The Value Capture District will divert tax money from the general fund, but it’s tax money that the city wasn’t previously receiving anyway. That’s one way to look at it.

And to wring $100 million or so for its streetcar line out of the federal government, Minneapolis has to show that it’s making a financial commitment. The Value Capture District allows that without requiring any tax hikes or special appropriations. Like it or not, you have to admit that it’s a pretty clever device.

Next step for Value Capture: a June 25 vote of the full City Council.

You can also learn about all our free newsletter options.

Comments (13)

  1. Submitted by Greg Kapphahn on 06/19/2013 - 10:33 am.

    Back in the Day

    When I lived at the peak of the hill on Nicollet Avenue in Minneapolis, just south of 50th St. across from the Lustron houses, where some of the old streetcar tracks were still embedded beneath the street surface, I longed for the day when I could have just hopped a streetcar at the nearest corner and not have had to jump into my car every time I needed to go somewhere (and that was back when gas was relatively cheap).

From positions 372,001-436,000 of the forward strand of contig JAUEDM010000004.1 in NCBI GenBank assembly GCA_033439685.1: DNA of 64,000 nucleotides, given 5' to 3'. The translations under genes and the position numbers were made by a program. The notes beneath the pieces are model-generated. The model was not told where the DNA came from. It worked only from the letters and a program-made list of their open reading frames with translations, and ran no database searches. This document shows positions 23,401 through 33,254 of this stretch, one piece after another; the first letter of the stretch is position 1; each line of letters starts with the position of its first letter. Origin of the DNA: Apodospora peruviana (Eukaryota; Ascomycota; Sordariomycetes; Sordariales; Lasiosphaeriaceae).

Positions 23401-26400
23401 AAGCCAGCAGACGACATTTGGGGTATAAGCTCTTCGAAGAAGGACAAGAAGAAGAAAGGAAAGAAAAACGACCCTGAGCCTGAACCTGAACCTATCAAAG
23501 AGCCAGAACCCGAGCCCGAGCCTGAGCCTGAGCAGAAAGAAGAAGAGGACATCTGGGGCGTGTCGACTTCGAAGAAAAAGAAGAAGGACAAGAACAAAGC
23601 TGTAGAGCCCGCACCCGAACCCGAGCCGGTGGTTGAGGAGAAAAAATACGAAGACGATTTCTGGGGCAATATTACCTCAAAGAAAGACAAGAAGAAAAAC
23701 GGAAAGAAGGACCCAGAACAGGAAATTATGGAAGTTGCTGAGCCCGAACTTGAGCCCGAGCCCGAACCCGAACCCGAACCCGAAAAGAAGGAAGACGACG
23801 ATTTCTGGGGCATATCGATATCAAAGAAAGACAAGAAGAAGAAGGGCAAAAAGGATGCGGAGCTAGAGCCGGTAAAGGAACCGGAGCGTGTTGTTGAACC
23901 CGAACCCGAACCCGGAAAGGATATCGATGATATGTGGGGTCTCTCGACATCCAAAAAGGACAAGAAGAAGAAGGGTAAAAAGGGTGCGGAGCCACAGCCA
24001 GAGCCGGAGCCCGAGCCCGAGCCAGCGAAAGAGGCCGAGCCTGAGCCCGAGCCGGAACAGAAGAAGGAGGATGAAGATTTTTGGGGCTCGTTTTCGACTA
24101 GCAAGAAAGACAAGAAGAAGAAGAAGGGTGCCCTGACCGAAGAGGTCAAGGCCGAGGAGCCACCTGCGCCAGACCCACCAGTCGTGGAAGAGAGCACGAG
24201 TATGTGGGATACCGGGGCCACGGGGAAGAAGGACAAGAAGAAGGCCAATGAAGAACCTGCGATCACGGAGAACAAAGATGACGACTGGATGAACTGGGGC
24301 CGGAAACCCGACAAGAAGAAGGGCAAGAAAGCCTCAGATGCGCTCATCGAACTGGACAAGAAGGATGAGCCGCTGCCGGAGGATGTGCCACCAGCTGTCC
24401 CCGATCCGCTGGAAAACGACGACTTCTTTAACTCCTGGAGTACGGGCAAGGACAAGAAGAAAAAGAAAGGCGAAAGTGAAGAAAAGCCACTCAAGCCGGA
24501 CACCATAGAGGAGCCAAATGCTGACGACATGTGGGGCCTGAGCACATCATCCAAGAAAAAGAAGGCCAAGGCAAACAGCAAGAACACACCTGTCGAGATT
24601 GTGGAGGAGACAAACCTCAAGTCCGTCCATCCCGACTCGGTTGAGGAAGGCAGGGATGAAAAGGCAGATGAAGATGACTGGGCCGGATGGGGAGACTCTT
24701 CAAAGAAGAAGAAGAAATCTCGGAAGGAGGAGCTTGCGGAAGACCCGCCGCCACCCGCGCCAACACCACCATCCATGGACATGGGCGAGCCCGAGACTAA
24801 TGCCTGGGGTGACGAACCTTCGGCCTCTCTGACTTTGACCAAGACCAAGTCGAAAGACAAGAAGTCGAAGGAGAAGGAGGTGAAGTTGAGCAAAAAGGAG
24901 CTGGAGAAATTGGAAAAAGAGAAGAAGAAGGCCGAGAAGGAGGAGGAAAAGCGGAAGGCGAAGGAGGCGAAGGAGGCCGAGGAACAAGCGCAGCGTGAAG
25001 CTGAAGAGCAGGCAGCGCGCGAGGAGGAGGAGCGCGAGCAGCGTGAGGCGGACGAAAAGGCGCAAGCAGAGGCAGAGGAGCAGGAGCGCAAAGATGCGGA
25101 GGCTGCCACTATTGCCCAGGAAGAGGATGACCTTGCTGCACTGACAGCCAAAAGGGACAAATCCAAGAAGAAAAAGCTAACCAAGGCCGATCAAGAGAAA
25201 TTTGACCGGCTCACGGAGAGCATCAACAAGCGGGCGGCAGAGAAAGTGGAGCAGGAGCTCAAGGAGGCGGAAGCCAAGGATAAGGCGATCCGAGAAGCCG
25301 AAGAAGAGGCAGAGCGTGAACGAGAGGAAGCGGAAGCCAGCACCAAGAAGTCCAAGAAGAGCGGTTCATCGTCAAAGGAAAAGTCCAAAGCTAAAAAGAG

At the time I remember thinking that just about the time they finally dug out all the old streetcar tracks (they tended to cause surface cracks in the pavement) they’d start putting them back in again.

    I’m very happy to see I was right, although it looks as if it will be awhile before they extend the line south of 50th Street, which is too bad, because connection to the paths and trails along Minnehaha Creek, the commercial district and art gallery at Diamond Lake Road and the Cub grocery store and apartment buildings farther south would likely increase traffic considerably, even if the bridge over Minnehaha Creek might need expensive upgrading.

  2. Submitted by Michael Liquori on 06/19/2013 - 12:05 pm.

    Error?

    Hi,

    Spruce Place and 13th never intersect. The box on this map that you might have thought was Spruce & 13th is actually Spruce & Grant, and this is the Magellan Tower.

    So, that leaves the question of what that box is near the Convention Center. I have not noticed any development happening there. Is that something to do with the possible hotel they have talked about? I am under the impression that one is not a done deal yet.

    Enjoy your column and looking forward to the streetcar line (and others I hope).